KSHB-41 at The Kansas School For The Blind
There would be no event without the teams and their team captains who sacrificed their weekend to share their knowledge and time, and send a message that STEM is for all students. Jon Harding noted, “STEM IS for all students, and those who are blind can display their intelligence, creativity, and team-building skills alongside community and business leaders. This competition allowed our students to build relationships with adults and peers in a positive, exciting environment.”
3 Chicks & A Dude
Yvonne, Karina Matlock, Therese, and Braydn
Operation Breakthrough and The KC Eye Clinic
Team Varicella (Nothing can resist us!)
Team captain Jonel Loreno, Gabe, Issac, Liam, Marites Altuna (team captain) and Nick Privitera, (not pictured: Liji Thomas) (rotational captains)
The KC Blind All-Stars Foundation
Team Little Red Hens
Mariah Presley, Cecilia, Callie and Lyra
Team Noble Nuggets
Caleb, Jimmy, Rich and Matt Zimmerman
The DeBruce Foundation
Team Wild Wings
Jetta, Addie, Riley, Dr. Christina Twardowski and Iris
Hashim, Taylor and Patrick with Adam Smith
Wet & Forget
All the teams did an outstanding job on pitching their solutions. Chris Carr (Blind Spot KC), Angie Viebrock (Farm Wife’s Table) and Chris Chapin (Chair of Product Design, KCAI) came in to judge the competition. Reaching a decision was hard, but one team was crowned the winner and will represent KSSB at Nationals! They will also receive a $2,000 cash prize from Make48 and Chris Carr, the founder of the Blind Spot KC, has gifted each first-place winning team member an Eone Timepiece. These timepieces allow you to feel the time by touch. Using raised markers, users simply run their finger over the markers where the ball bearings are located. On top of the gift, Chris generously handed out $1,000 to each of the teams who didn’t place first! All the teams left with a cash prize and they are grateful to the Blind Spot KC for their donation.
Photo Slider: Judges and Awards at KSSB-Make48 Event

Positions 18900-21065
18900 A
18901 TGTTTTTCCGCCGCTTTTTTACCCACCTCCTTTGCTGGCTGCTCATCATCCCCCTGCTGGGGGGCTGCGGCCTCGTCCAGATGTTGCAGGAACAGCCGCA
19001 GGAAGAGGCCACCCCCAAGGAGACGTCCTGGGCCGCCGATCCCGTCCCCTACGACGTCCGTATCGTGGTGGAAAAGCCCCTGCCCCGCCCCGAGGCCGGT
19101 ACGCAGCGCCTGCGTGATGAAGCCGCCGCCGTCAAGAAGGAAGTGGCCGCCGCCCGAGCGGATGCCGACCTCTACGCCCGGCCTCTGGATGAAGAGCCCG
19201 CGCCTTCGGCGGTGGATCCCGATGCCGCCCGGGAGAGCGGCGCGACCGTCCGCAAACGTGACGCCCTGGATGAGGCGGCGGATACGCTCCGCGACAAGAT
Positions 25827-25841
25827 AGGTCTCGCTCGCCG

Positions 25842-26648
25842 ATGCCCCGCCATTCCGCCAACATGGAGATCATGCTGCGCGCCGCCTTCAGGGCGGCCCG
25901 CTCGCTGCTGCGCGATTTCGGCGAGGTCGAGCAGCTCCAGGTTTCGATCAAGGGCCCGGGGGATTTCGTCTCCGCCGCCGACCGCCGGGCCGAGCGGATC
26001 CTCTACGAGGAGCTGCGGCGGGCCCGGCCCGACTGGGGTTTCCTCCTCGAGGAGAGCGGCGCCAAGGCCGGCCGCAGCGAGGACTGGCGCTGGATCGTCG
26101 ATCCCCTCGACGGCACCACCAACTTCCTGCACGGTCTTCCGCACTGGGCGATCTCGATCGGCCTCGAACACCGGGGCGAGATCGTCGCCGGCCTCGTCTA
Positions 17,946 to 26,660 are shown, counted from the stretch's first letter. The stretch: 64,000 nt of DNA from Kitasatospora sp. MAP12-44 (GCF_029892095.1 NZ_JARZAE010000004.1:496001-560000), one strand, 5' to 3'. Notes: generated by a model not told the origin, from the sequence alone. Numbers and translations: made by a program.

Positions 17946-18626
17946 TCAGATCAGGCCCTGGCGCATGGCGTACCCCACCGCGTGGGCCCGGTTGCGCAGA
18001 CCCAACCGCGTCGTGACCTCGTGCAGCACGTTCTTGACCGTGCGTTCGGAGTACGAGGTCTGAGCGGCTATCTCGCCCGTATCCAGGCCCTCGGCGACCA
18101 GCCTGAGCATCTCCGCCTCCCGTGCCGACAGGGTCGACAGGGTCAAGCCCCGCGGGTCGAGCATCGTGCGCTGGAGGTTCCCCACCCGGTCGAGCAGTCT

The KSSB faculty and staff members were invaluable to our team. Amy Gray (Make48 Event Director) worked tirelessly with Aundrayah Shermer on the planning and execution of the event. Due to an illness, Aundrayah had to miss the competition but Pam stepped up in her place. The teams were also given a bunch of support from staff including; Lydia, Vicki, Leah, Robin, Shelby, Sara, Kelly, Sue, Jeanne, Lori, and Bob. It’s due to these amazing educators and community members who help keep things running smoothly, that events like these can be so successful.. Jon said, “I think what the students and the community have taught us in one word is “surprise.” They surprise us when we give kids the tools to do interesting, meaningful things. We know they have the talent, the ability, and the motivation to do these things, and they always surprise us and exceed our expectations. Those are the things that I think about when I think of our Makerspace.”
The KSSB episode will be released in early 2023 and we can’t wait to share the final competition of the year. It was an incredible 48 hours and there have been relationships created for life. The Kansas State School For The Blind is a very special place, and the team at Make48 learned so much and are grateful for the opportunity to work with the KSSB group and their unbelievable students.
Photo Slider: Teams, Techs and Guests at KSSB-Make48 Event